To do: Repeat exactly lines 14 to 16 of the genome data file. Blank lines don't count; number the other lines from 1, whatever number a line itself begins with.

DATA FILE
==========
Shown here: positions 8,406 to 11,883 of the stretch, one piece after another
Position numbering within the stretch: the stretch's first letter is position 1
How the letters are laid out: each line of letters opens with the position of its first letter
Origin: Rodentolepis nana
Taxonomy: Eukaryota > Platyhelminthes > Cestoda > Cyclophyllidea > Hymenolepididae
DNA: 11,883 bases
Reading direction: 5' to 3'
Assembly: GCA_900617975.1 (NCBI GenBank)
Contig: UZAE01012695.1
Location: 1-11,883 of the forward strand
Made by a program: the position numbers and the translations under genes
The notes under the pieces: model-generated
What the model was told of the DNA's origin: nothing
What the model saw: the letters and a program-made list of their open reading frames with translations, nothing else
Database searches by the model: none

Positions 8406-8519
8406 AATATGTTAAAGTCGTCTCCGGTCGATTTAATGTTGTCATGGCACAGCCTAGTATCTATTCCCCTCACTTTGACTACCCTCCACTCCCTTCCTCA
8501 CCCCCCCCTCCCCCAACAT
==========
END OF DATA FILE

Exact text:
What the model saw: the letters and a program-made list of their open reading frames with translations, nothing else
Database searches by the model: none

Positions 8406-8519